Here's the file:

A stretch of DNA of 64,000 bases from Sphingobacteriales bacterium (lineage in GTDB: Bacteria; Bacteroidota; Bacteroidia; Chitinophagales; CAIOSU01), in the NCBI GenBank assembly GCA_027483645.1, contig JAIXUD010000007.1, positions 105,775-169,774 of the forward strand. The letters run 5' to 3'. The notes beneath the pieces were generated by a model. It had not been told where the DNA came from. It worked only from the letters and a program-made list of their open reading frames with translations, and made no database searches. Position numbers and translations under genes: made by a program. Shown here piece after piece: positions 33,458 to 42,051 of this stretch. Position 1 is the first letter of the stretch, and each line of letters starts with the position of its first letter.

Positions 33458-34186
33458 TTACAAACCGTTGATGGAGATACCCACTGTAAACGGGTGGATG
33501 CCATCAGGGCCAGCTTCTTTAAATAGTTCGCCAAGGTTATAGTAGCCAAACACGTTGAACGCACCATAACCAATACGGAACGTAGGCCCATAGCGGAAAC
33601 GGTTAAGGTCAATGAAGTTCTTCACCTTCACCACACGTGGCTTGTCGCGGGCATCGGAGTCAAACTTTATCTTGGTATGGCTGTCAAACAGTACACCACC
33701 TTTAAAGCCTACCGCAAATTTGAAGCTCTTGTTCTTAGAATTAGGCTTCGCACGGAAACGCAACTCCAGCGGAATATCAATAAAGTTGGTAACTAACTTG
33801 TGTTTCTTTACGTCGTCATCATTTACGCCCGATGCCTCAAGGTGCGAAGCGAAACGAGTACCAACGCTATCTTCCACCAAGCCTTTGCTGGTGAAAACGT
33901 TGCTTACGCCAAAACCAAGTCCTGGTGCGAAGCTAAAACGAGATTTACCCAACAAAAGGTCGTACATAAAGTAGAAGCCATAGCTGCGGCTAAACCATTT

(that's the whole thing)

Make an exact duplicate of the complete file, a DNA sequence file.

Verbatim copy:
A stretch of DNA of 64,000 bases from Sphingobacteriales bacterium (lineage in GTDB: Bacteria; Bacteroidota; Bacteroidia; Chitinophagales; CAIOSU01), in the NCBI GenBank assembly GCA_027483645.1, contig JAIXUD010000007.1, positions 105,775-169,774 of the forward strand. The letters run 5' to 3'. The notes beneath the pieces were generated by a model. It had not been told where the DNA came from. It worked only from the letters and a program-made list of their open reading frames with translations, and made no database searches. Position numbers and translations under genes: made by a program. Shown here piece after piece: positions 33,458 to 42,051 of this stretch. Position 1 is the first letter of the stretch, and each line of letters starts with the position of its first letter.

Positions 33458-34186
33458 TTACAAACCGTTGATGGAGATACCCACTGTAAACGGGTGGATG
33501 CCATCAGGGCCAGCTTCTTTAAATAGTTCGCCAAGGTTATAGTAGCCAAACACGTTGAACGCACCATAACCAATACGGAACGTAGGCCCATAGCGGAAAC
33601 GGTTAAGGTCAATGAAGTTCTTCACCTTCACCACACGTGGCTTGTCGCGGGCATCGGAGTCAAACTTTATCTTGGTATGGCTGTCAAACAGTACACCACC
33701 TTTAAAGCCTACCGCAAATTTGAAGCTCTTGTTCTTAGAATTAGGCTTCGCACGGAAACGCAACTCCAGCGGAATATCAATAAAGTTGGTAACTAACTTG
33801 TGTTTCTTTACGTCGTCATCATTTACGCCCGATGCCTCAAGGTGCGAAGCGAAACGAGTACCAACGCTATCTTCCACCAAGCCTTTGCTGGTGAAAACGT
33901 TGCTTACGCCAAAACCAAGTCCTGGTGCGAAGCTAAAACGAGATTTACCCAACAAAAGGTCGTACATAAAGTAGAAGCCATAGCTGCGGCTAAACCATTT